All-Powerful Films You Should Watch to #NeverForget Martial Law

Maria Romero
PUBLISHED August 31, 2018 01:38 pm | UPDATED September 6, 2018 11:10 pm
A still from Citizen Jake by Mike de Leon.

September came approaching fast and that means it’s THAT time of the year again. But NO, we’re not talking about how Jose Mari Chan will once again dominate our speakers with his Christmas carols, we’re talking about a more somber reality here—the 46th commemoration of Martial Law.

We are in a revolutionary era today but ironically, we are also in an era where the dim truths of the past seem to resurrect, this time even dimmer. So as we remember and resist the dark antiquities of our country, Cinema Centenario, together with the Commission on Human Rights, spearheaded its first ever “Never Forget Film Festival”. This month-long film festival that will run all throughout September is a tribute to the heroes of the underground and a celebration of the lives of those who survived.


In line with the commemoration, these are the eye-opening films and documentaries you should watch to #NeverForget the facts and stories that are on the brink of being forgotten:

Insiang (1972)


Directed by Lino Brocka.

Set in the slums of Tondo, Manila, this film narrates the story of Insiang who learned to plot revenge after being raped by her mother’s lover.



Moral (1982)


Directed by Marilou Diaz-Abaya.


A story of four desperate women—Joey, Kathy, Sylvia, and Maritess who are all trying to resolve their individual problems as they mirror the various faces of women in the Philippines.



Eskapo (1995)


Directed by Chito Roño.


Mistakenly imprisoned for conspiracy to assassinate Former President Ferdinand Marcos, two men are forced to play their final card in jail, which is to escape. This Osmena-Lopez thrilling prison break story left strong influence in politics and economy.



Batang West Side (2001)


Directed by Lav Diaz.


This Filipino detective film tells the story of Jersey cop Juan Mijares as he put together the events leading to the death of Hanzel Harana. As Juan goes on with the investigation, he finds out the destructive effect of drugs on Filipinos abroad.



Ka Oryang (2011)


Directed by Sari Lluch Dalena. 

Young Gregoria’s tales and sufferings in the revolutionary beginning of Martial Law in the Philippines.



Barber’s Tales (2014)


Directed by Jun Robles Lana.


Marilou, a widow who inherits her deceased husband's barbershop realized that she’s quite gifted with the shears. When nobody comes to the shop anymore, she learned to prostitute herself to get her clients into patronizing the business.



Esprit de Corps (2014)


Directed by Aureus Solito (Kanakan-Balintagos).


Reminiscent of the time when military training was mandatory, Private Cain Fujioka and Private Abel Sarmiento spend the remaining weeks of their training in burdensome assignments and exercises.



Mula sa Kung Ano Ang Noon (2014)

Directed by Lav Diaz.


A tragedy of a remote village in the Philippines which struggles to resist Martial Law.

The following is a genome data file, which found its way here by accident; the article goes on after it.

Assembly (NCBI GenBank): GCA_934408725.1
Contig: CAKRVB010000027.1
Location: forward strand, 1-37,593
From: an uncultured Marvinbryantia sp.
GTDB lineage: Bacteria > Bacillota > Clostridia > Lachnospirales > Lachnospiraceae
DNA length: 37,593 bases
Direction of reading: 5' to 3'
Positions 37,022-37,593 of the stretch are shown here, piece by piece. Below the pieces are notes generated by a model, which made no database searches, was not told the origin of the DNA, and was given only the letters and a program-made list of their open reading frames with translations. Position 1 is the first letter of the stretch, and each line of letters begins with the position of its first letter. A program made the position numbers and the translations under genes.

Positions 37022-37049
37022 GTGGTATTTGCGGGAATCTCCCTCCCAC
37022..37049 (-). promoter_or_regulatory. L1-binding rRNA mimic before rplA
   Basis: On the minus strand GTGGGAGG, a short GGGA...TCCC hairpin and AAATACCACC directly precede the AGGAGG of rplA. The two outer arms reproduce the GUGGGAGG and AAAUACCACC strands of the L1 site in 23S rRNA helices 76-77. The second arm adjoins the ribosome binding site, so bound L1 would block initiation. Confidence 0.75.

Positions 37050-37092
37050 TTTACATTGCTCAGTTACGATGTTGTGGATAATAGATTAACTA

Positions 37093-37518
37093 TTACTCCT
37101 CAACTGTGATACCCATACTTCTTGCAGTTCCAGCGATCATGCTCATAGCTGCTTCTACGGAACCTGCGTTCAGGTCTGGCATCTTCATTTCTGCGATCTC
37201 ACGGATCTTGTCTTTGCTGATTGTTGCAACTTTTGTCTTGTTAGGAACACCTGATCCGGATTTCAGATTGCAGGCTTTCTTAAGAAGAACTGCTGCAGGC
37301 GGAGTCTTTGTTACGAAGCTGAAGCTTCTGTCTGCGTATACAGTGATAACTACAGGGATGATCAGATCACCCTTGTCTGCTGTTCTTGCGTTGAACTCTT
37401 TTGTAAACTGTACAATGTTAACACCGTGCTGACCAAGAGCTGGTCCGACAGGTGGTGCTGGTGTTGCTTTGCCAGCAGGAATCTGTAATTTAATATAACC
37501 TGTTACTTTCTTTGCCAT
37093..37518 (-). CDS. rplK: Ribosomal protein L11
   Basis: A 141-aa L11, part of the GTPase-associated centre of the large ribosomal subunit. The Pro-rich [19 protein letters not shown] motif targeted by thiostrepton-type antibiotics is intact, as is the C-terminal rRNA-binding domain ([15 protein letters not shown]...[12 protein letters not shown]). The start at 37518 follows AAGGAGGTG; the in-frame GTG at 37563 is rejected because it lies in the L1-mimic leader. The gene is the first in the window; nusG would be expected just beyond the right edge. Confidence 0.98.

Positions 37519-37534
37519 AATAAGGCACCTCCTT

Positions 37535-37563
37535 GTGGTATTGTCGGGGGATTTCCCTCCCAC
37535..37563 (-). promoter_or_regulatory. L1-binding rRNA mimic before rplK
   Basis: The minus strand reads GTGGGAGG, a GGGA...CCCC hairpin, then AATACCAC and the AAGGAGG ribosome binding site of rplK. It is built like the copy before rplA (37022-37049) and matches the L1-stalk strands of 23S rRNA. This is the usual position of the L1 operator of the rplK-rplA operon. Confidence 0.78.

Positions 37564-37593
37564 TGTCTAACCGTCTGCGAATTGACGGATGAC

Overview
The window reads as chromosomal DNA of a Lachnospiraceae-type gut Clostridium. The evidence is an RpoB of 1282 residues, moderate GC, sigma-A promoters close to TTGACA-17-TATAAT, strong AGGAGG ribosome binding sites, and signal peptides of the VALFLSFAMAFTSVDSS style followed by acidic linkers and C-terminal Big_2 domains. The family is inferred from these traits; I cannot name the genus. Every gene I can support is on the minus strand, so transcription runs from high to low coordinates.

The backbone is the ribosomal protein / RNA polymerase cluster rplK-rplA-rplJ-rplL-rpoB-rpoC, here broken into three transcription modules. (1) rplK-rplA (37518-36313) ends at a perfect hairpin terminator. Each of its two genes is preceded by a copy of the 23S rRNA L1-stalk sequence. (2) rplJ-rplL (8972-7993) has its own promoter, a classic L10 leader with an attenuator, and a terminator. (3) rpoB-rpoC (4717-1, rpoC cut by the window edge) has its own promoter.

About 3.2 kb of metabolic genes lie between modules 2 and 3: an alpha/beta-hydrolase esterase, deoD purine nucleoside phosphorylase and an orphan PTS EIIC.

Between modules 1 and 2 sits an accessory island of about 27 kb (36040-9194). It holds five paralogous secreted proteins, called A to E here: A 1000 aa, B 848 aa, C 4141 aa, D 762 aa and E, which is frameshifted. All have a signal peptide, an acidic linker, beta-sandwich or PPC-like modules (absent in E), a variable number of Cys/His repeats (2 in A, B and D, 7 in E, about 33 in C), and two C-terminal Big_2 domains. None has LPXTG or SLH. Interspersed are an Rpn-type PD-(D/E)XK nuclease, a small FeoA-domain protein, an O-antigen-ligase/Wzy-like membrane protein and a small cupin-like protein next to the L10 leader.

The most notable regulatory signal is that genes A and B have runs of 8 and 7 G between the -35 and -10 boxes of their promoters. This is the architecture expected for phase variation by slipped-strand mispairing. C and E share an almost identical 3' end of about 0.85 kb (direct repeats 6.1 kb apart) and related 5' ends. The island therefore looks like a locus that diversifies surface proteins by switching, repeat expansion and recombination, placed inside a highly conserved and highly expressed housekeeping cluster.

Forbidden Memory (2016)


Directed by Teng Mangangsakan.


This story summons memories of the crucial days in September 1974 when thousands of men from Malisbong and neighboring villages in Palimbang, Sultan Kudarat were killed while 3,000 women and children were forcibly taken to naval boats nearby where they came upon unspeakable horror.



Tu Pug Imatuy (2017)


Right to kill in Manobo, “Tu Pug Imatuy” showcases a Lumad couple whose lives are compromised with their relation to the military.



Madilim Ang Gabi (2017)


Directed by Adolfo Alix Jr.


Just like what its title suggests, this narratives paints the picture of a Filipino couple who became muddled in drug trades during dark nights.



Citizen Jake (2017)


Directed by Mike De Leon.


Jake Herrera, a 34-year-old journalist, has a conflict with his political family, particularly with his father who, a remnant of the Marcos regime, serves as a senator of the current administration.



Respeto (2017)


Directed by Treb Monteras II.


Hendrix dreams of hip-hop greatness, but he's spiraling down a rabbit-hole of crime and poverty until he meets Doc, an old poet still haunted by his martial law past. Can they turn each other's lives around before they’re swallowed by their circumstance?



Ang Panahon ng Halimaw (2018)


Directed by Lav Diaz.


Lorena, a young doctor who opens a clinic for the poor in a remote Philippine village in the late 1970s, disappears without a trace. Her husband Hugo, an activist, poet, and teacher, comes to the village that is controlled and terrorized by uniformed armed men to look for her wife.


 


Ginoong Maria (2018)


Directed by Jon Red.


A black comedy inspired by true events and set in the background of the surreal world of EJKs, fake news, and misogynistic and corrupt leader. Dindo, a family man, is recruited in the business of killing people. He is torn between personal ambitions and family.



Other stories to watch 


Other than these feature-length films, you can also watch documentaries during the festivals including “Alaala: The Bonifacio Ilagan Story” by Adolfo Alix Jr.; “Multo ng Nakaraan” by Howie Severino; “Portraits of Mosquito Press” by JL Burgos; and “Signos” by Mike de Leon.


Meanwhile, rounding up the short film lineup are “Ang mga Alingawngaw sa Panahong ng Pagpapasya” by Hector Barretto Calma; “Maliw” by Rob Jara; “Oliver” by Nick Deocampo; and “Pormalin” by Alfredo Ongleo.


“Light Stalkers”, an exhibit of photographs taken during Martial Law and a panel discussion by Nick Deocampo on the state of media during Marcos’ era will also be highlighted to better promote the festival’s advocacy.




“Never Forget Film Festival” will run from September 1 to September 30. Cinema Centenario is at 95 Maginhawa Street, Quezon City. For more information on tickets and viewing schedule, visit Cinema Centenario on Facebook.

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